The study findings describe the promising results of a new drug candidate in combating the illness caused by the binding of COVID-19-specific antibodies to infected cells.
Dr Huiru Wang from Huirui Biopharma, Co., Ltd-Hangzhou, told Thailand Medical News, “Compared to existing antiviral drugs, the formulation has a unique mechanism of action or MOA of targeting receptors, broad spectrum of indications, excellent safety profile, resistance to mutations, and can be easily produced.”
It has been found that in many cases, recovery from COVID-19 is followed by weeks or months of a lingering illness, a condition that is commonly referred to as long COVID. These ‘long-haulers’ find it difficult to cope with daily life or work demands.
COVID-19 vaccines have been hailed as the only way out of the COVID-19 pandemic; however many vaccines have been associated with adverse reactions and even deaths in a few rare cases. If there was a way to treat such reactions, vaccines would be much more appealing to those who are vaccine-hesitant.
The research team of the current study previously reported a mechanism of SARS-CoV-2 infection whereby some anti-spike antibodies target host cells, which initiates an auto-immune process. This triggers serious consequences, including the deadly acute respiratory distress syndrome (ARDS) and the well-known cytokine storm that indicates a dysregulated immune-inflammatory response. https://www.researchsquare.com/article/rs-612103/v2
Alarmingly in many cases, this reaction causes the death of the patient. Dubbed “Antibody-Dependent Auto-Attack (ADAA)” by these scientists, ADAA depends entirely on the activity of the spike-specific antibodies. In fact, pregnant mice have been shown to miscarry, or have stillbirths or neonatal deaths, when exposed to anti-spike COVID-19-induced antibodies.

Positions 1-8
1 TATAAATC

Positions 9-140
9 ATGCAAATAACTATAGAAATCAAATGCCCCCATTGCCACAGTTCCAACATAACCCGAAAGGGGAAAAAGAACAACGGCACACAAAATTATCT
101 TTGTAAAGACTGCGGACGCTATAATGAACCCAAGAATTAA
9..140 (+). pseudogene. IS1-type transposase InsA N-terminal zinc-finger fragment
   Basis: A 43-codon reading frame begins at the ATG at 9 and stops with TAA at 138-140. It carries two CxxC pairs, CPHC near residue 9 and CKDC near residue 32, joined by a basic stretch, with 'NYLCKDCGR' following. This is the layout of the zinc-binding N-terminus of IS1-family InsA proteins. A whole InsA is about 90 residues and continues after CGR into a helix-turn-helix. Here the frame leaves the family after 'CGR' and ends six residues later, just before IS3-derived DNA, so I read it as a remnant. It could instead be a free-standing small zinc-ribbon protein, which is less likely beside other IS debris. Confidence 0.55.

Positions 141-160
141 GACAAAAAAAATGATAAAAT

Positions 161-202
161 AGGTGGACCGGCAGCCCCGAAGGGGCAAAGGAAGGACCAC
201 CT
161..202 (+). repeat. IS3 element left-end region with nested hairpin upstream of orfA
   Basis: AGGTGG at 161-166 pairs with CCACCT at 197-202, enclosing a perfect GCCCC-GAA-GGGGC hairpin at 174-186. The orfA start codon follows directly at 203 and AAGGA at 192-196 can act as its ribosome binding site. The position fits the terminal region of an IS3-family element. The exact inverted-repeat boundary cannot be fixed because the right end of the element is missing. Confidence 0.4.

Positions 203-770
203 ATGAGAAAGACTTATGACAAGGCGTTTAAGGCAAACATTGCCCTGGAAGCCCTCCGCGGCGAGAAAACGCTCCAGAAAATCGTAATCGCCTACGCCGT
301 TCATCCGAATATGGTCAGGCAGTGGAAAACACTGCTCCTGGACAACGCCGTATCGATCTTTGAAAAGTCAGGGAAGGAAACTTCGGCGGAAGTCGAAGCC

The human cell membrane is rich in sialic acid (SA), which masks the cell surface antigens to allow for self-recognition or immune tolerance of self-antigens. The loss of SA causes autoantibodies to form, which can contribute to the activation of an immune response.
The SARS-CoV-2 coronavirus has been shown to possess a receptor-destroying enzyme (RDE) that strips SA from the lung epithelial cells. Replacing these SA residues would thus block the autoimmune process and prevent the binding of pathogenic antibodies to these vulnerable cells.
The study team developed an SA analog for this very purpose. To this end, the current study reports its efficacy in preventing and treating adverse reactions caused by this mechanism.
Typically a successful SA analog is determined by its ability to enter the cell and participate in building a carbohydrate chain. Natural SA cannot do this, as it undergoes rapid breakdown in vivo. The scientists, therefore, chose to use N-acetylneuraminic acid methyl ester (NANA-Me) as their SA analog.
N-acetylneuraminic acid methyl ester or NANA-Me is an N-acetylneuraminic acid (NANA) analog that is often preferred over NANA for its cell entry capabilities.
However, NANA-Me is unstable at a neutral pH and requires environmental conditions to be more acidic, at a pH of around 4-4.5.
The study team therefore designed a formulation with NANA-Me:NANA in the 2:1 ratio called BH-103.
Importantly when cultured with lung epithelium cells, this compound increased SA levels on the cell surface in a dose-dependent manner, unlike those treated with NANA. This ratio was also seen to be optimal for the repair of SA-poor cell surfaces.
Sialic acid or SA loss was artificially induced by exposing the cells to neuraminidase or sialidase. When these injured cells were then treated with BH-103, SA levels were found to be significantly higher as compared to controls. Thus, this in vitro experiment showed that BH-103 may be able to increase SA levels in damaged cells and ultimately prevent the autoimmune phenomena from occurring to reduce disease severity.